The Free Press reports that the Pontiac Silverdome will be auctioned off to the highest bidder by Nov. 16. If you're just dying to own the location where the NFL's most futile franchise claimed its only playoff game win of the last half-century, then ante up your sealed bid (in ANY amount -- no minimum bid requirement) along with a "No, believe it or not, I'm serious about this" deposit check of $250,000 by 4 p.m. on Nov. 12. However, be advised that even if your winning bid amounts to nothing more than a stack of Pizza Hut coupons, you'll still be on the hook for $1.5 million in annual upkeep costs on the building -- thus one reason that the city of Pontiac is looking to unload it.
The other reason, of course, is that even though it appears to still be a perfectly usable facility, Pontiac doesn't have anything to use it for. And being what the Freep calls a "cash-strapped" city, they need the money.
The Silverdome was originally built for $55.7 million in 1975 (more than $220 million in 2009 dollars), and constucted with the intent that an NFL franchise would play there. It was the home of the hapless Detroit Lions for just 27 seasons, from 1975-2001. Starting in 2002, the Lions moved down I-75 to newly-built Ford Field in Detroit, which carried a completed construction cost of $430 million (more than $512 million in 2009 dollars.) So, for a combined total of almost three-quarters of a billion dollars, a lot of it from public funding in both cases, SE Michigan has two indoor NFL stadiums built within 30 years of each other, and just one -- ahem... pardon the term -- "professional" football team. (That team, by the way, was estimated to be worth $509 million in 2002 -- the very year that they moved into their new $430 million stadium.)
And that $1.5 million annual upkeep cost on the empty building? It wasn't always so bad. For some time after it opened, the Silverdome was getting a controversial $800,000 state subsidy from Lansing to keep it operating. That would work out to a subsidy of more than $3.1 million in today's dollars.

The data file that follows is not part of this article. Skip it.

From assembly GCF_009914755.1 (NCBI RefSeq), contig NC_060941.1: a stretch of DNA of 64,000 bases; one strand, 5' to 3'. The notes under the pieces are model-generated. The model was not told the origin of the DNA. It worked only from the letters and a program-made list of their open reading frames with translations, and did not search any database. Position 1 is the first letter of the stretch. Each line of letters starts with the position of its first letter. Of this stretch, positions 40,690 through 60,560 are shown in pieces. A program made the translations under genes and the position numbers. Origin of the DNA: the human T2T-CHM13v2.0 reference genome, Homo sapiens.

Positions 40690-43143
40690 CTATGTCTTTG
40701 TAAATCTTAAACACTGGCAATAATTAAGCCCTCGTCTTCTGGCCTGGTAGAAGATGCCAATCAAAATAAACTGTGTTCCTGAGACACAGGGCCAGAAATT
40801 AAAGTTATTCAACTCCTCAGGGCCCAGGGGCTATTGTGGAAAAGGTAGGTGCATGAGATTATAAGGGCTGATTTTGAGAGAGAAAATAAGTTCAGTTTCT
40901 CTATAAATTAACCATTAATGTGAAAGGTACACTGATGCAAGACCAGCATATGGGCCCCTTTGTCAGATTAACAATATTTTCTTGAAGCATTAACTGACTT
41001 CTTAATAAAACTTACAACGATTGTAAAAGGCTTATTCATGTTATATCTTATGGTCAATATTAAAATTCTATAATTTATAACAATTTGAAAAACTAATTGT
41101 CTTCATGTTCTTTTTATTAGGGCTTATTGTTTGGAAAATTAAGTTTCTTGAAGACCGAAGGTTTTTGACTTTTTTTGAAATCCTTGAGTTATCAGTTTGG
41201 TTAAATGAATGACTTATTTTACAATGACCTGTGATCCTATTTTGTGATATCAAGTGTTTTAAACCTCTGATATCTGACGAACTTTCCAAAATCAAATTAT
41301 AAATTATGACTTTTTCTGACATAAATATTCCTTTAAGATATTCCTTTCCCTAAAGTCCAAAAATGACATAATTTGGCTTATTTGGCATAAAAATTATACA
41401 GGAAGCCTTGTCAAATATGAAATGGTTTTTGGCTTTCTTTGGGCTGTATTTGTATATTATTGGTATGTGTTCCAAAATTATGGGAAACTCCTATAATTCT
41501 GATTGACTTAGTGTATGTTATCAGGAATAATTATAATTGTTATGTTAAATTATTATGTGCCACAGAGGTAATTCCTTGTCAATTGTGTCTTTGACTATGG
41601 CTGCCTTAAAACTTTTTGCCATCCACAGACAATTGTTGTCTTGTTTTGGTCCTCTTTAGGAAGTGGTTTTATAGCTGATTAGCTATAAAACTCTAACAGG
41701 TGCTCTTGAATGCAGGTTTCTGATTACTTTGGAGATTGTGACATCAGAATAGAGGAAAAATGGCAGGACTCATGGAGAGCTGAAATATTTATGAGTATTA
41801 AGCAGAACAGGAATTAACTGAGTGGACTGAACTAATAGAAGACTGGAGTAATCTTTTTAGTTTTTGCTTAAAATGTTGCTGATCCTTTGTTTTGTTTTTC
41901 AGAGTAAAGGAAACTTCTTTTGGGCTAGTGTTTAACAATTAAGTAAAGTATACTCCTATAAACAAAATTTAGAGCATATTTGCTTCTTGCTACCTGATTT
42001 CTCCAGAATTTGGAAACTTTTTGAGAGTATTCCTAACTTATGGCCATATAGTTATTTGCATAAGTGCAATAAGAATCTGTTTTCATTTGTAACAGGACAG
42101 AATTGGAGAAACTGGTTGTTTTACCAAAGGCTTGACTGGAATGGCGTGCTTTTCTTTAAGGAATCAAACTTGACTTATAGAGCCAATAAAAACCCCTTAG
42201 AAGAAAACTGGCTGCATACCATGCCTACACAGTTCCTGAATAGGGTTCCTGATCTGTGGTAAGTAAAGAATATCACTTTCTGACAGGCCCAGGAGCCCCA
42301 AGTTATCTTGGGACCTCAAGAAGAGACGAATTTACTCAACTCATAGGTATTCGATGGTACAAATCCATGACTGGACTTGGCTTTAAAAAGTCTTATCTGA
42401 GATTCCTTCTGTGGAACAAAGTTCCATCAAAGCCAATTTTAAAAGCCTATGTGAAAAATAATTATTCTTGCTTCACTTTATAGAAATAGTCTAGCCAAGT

It's a valid concern to question the economic value of building any public stadiums to be used by private sports team owners, let alone two over such a short time period for the same team. Consider the conclusion of a pair of Cato Institute researchers from this 2000 report:
Despite the beliefs of local officials and their hired consultants about the economic benefits of publicly subsidized stadium construction, the consensus of academic economists has been that such policies do not raise incomes. The results that we describe in this article are even more pessimistic. Subsidies of sports facilities may actually reduce the incomes of the alleged beneficiaries.
So with one of the state's largest municipalities already holding on to a sports facility that they cannot use and cannot afford to keep, you'd think that Michigan lawmakers would be a tad gun shy about giving more Michigan cities the opportunity to dig their taxpayers into such holes.
You'd be wrong.
Consider 2008 House Bill 6515 -- later signed into law by Gov. Granholm as Public Act 532 of 2008. MichiganVotes.org says this new law expands "the scope of the law that authorizes local hotel, restaurant and rental car excise taxes to pay for municipal stadiums. The [law lowers] a certain population standard, allowing Kalamazoo County and Kalamazoo to levy these taxes." It was approved during the "Lame Duck" session of the Michigan Legislature at the end of 2008, and signed by the governor on Jan. 12, 2009.
The House approved it on a vote of 68-39, with 38 Republicans joining one Democrat in opposition. The Senate voted 37-1 in favor.
Permission to reprint this blog post in whole or in part is hereby granted, provided that the author (or authors) and the Mackinac Center for Public Policy are properly cited.